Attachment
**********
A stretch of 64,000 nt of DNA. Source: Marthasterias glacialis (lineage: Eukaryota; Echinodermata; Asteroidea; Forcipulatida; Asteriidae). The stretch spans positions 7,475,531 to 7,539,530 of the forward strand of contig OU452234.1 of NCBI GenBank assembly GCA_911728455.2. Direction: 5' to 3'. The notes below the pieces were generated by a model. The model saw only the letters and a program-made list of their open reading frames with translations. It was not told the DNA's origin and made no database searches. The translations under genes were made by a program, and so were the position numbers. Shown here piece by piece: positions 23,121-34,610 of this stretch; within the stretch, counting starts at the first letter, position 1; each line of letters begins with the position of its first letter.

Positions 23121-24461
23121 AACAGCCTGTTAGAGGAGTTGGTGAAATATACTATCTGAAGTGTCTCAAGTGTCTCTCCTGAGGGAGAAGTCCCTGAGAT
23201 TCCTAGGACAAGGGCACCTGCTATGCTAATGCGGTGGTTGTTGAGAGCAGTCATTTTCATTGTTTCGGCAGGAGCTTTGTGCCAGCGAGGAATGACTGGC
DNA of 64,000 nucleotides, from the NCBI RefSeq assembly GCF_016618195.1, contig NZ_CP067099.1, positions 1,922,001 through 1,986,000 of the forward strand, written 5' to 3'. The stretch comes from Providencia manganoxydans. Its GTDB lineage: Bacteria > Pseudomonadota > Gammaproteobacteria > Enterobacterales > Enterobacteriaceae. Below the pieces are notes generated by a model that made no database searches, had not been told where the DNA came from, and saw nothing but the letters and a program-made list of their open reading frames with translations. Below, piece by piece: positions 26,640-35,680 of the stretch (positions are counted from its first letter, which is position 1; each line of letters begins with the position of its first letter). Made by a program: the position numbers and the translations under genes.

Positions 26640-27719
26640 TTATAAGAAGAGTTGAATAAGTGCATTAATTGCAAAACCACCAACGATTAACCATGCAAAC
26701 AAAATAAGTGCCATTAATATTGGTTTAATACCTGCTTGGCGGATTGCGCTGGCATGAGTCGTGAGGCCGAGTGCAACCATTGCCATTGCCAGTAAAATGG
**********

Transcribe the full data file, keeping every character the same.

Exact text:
A stretch of 64,000 nt of DNA. Source: Marthasterias glacialis (lineage: Eukaryota; Echinodermata; Asteroidea; Forcipulatida; Asteriidae). The stretch spans positions 7,475,531 to 7,539,530 of the forward strand of contig OU452234.1 of NCBI GenBank assembly GCA_911728455.2. Direction: 5' to 3'. The notes below the pieces were generated by a model. The model saw only the letters and a program-made list of their open reading frames with translations. It was not told the DNA's origin and made no database searches. The translations under genes were made by a program, and so were the position numbers. Shown here piece by piece: positions 23,121-34,610 of this stretch; within the stretch, counting starts at the first letter, position 1; each line of letters begins with the position of its first letter.

Positions 23121-24461
23121 AACAGCCTGTTAGAGGAGTTGGTGAAATATACTATCTGAAGTGTCTCAAGTGTCTCTCCTGAGGGAGAAGTCCCTGAGAT
23201 TCCTAGGACAAGGGCACCTGCTATGCTAATGCGGTGGTTGTTGAGAGCAGTCATTTTCATTGTTTCGGCAGGAGCTTTGTGCCAGCGAGGAATGACTGGC
DNA of 64,000 nucleotides, from the NCBI RefSeq assembly GCF_016618195.1, contig NZ_CP067099.1, positions 1,922,001 through 1,986,000 of the forward strand, written 5' to 3'. The stretch comes from Providencia manganoxydans. Its GTDB lineage: Bacteria > Pseudomonadota > Gammaproteobacteria > Enterobacterales > Enterobacteriaceae. Below the pieces are notes generated by a model that made no database searches, had not been told where the DNA came from, and saw nothing but the letters and a program-made list of their open reading frames with translations. Below, piece by piece: positions 26,640-35,680 of the stretch (positions are counted from its first letter, which is position 1; each line of letters begins with the position of its first letter). Made by a program: the position numbers and the translations under genes.

Positions 26640-27719
26640 TTATAAGAAGAGTTGAATAAGTGCATTAATTGCAAAACCACCAACGATTAACCATGCAAAC
26701 AAAATAAGTGCCATTAATATTGGTTTAATACCTGCTTGGCGGATTGCGCTGGCATGAGTCGTGAGGCCGAGTGCAACCATTGCCATTGCCAGTAAAATGG